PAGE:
The case of Jim McMurtry is now well known to Canadians. He is the Abbotsford schoolteacher who told his class the truth about the claim that 215 indigenous students had been killed and secretly buried at Kamloops Indian Residential School—and was fired for it.
He said that any students who died at the school had likely succumbed to natural causes, mainly tuberculosis. Students who had heard wild stories about children tortured by priests and left in the snow to die were outraged. They complained, and McMurtry was promptly escorted from the classroom in disgrace, placed on indefinite leave, and subsequently fired.
Eminent writers such as Conrad Black and Barbara Kay have already commented in detail about the outrageous injustice of a schoolteacher being fired for telling the truth. I agree with them, and have nothing useful to add in that regard.
However, there is one event which has largely escaped comment that is highly relevant to the case. That is the parliamentary motion unanimously passed on Oct. 27, 2022, equating residential schools with genocide.
The foundation for that motion was the Kamloops claim (and subsequent copycat claims) of about 215 sinister deaths and secret burials. The “crime” of McMurtry was refusing to accept those claims as fact. Parliament’s passage of the genocide motion implicitly gave the school board that fired McMurtry permission to do so. It sent a clear signal that the genocide claim must be accepted without question. The motion was passed with no study and no debate.
Parliament’s genocide motion also gives international human rights abusers, like communist China, a perfect defence against any legitimate criticism we might make about their atrocious treatment of the Uyghurs or Tibetans. It is a blood libel against every Canadian soldier who fought to defend our freedom, every important Canadian historical figure, and all of our ancestors. It declares them all to be genocide-complicit.
But it also smears every MP and PM who came before them with the “genocide” label. Think of it: Sir Wilfred Laurier, Lester Pearson, Brian Mulroney, Jean Chrétien—all indicted as genocide-complicit.
So, with all that, perhaps we should take a look at what Jim McMurtry actually told his students. He said that students who died at the school mainly died of disease, likely tuberculosis. A quick check of the death certificates on the National Centre for Truth and Reconciliation list of the 51 children who died at the school (available online) proves exactly that. They died of disease, a few as a result of accidents; some died at home, and some died at a hospital. Here’s one example: “48. Theophile Dick Billy (1941/4/22)d Royal Inland Hospital, Kamloops, DIA Inquiry held.”
There is no mystery there, or with any of the other 50 sad deaths. Most were buried on their home reserves. In every case their deaths were properly recorded and they would have received a proper Catholic funeral, with family present. In Theophile’s case, an inquiry was held into his death.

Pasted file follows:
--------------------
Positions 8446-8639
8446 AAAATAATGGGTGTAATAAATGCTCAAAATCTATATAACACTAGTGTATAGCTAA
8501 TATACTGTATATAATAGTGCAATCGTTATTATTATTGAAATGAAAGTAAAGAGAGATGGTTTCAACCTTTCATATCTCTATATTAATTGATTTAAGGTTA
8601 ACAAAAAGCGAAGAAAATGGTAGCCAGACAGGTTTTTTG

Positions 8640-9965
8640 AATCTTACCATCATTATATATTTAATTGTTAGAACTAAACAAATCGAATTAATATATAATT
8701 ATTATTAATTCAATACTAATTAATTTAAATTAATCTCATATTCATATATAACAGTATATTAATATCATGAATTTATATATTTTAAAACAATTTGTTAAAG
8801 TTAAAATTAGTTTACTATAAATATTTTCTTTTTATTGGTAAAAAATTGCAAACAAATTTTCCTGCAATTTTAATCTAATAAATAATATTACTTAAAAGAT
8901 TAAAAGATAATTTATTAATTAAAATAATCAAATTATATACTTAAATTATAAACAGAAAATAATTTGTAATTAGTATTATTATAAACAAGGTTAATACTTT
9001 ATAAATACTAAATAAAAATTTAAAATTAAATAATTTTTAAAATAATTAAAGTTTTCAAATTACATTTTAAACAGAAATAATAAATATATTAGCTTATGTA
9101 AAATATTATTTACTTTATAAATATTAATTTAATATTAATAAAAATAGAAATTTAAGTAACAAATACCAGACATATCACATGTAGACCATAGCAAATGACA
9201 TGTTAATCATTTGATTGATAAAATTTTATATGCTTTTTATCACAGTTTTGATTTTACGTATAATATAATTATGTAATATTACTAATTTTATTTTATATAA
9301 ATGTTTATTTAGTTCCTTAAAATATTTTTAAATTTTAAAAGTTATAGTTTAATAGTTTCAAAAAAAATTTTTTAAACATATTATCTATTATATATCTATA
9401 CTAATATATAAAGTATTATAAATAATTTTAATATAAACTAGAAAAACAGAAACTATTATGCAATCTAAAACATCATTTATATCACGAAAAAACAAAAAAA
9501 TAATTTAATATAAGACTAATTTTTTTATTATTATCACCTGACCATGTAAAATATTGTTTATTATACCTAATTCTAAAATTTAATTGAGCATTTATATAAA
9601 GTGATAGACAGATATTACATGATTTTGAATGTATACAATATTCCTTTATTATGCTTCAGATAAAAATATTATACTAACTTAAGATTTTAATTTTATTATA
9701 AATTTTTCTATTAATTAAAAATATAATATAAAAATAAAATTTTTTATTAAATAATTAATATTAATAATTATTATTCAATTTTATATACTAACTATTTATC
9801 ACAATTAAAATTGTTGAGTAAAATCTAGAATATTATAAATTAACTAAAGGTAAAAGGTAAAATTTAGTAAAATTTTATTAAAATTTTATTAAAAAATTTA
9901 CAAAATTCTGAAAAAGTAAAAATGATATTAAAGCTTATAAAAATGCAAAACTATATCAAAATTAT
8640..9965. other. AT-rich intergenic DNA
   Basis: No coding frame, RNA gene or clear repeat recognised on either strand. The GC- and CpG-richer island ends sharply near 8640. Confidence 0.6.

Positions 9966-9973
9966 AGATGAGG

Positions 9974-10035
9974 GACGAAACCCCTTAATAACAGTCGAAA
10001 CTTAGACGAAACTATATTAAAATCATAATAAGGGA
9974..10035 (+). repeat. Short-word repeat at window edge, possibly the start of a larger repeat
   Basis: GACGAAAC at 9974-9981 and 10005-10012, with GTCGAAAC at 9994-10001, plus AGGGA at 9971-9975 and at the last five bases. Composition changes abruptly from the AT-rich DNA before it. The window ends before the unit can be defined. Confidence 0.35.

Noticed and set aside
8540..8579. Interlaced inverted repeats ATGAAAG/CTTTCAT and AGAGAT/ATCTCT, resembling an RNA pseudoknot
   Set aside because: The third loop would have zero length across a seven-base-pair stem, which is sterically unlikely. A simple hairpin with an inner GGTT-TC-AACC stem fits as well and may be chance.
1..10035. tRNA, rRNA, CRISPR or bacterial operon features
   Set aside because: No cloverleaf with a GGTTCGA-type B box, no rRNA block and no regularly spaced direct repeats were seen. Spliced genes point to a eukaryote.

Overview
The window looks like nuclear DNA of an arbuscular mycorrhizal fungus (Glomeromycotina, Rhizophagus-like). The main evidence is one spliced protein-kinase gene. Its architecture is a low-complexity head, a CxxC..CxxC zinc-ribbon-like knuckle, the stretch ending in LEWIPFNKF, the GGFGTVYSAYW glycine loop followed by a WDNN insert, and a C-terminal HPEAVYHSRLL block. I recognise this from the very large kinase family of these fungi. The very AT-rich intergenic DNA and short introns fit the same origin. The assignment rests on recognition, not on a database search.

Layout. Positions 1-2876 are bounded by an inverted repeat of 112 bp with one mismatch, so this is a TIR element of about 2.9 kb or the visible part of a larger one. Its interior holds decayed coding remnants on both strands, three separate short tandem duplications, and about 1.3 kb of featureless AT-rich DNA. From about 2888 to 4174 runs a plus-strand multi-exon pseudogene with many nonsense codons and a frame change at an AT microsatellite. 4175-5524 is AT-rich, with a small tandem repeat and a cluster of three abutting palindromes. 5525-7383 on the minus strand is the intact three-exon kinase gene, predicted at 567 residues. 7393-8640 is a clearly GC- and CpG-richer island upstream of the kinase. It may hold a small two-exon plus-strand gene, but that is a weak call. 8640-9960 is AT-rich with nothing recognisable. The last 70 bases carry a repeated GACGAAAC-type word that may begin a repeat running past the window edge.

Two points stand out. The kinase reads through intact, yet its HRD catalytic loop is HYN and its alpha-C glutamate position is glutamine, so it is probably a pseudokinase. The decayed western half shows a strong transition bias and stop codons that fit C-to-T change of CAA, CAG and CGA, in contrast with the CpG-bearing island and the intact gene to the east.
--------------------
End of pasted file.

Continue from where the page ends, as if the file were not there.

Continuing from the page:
There is no credible evidence that any residential school student died under sinister circumstances, went missing and was never found, or was buried secretly. We know where they are buried. And there is no credible evidence that anyone is buried in the “apple orchard” at the Kamloops School—and especially no credible evidence that any residential school students were buried late at night with the forced help of 6-year-olds. The fact that many people lie in untended graves that became “unmarked” with the passage of time is nobody’s fault.
The children who died came from reserves with shockingly high tuberculosis death rates. Their deaths were not caused by residential schools. As Dr. Peter Bryce, chief medical examiner said at the time, the children arrived at the schools already infected, where they infected others. If residential schools had never been built, they would still have died.
In short, there is no credible evidence that there was anything sinister about any of the 51 deaths, or any of the 51 burials.
So, Jim McMurtry told his students the truth. Indigenous children were not tortured by priests and left to die in the snow. They died of natural causes, and were given proper burials. Parliament’s implied message to McMurtry’s school board was to force teachers to disregard the truth—and teach nonsense.
But some of our “leaders” aren’t content with the egregious genocide motion, and want to take things even further. They even want to prevent articles like the one you are reading now from being published. MP Leah Gazan, with the approval of Indigenous Affairs Minister Marc Miller, wants legislation that criminalizes any questioning of the secret burial stories, calling it “denialism.”
Parliament must reconsider. They have made a serious error. At the very least, evidence must be presented, and the claims about murder and secret burials at residential schools must be thoroughly examined.
Residential Schools were an attempt to educate, not to commit genocide.
Brian Giesbrecht, retired judge, is a Senior Fellow at the Frontier Centre for Public Policy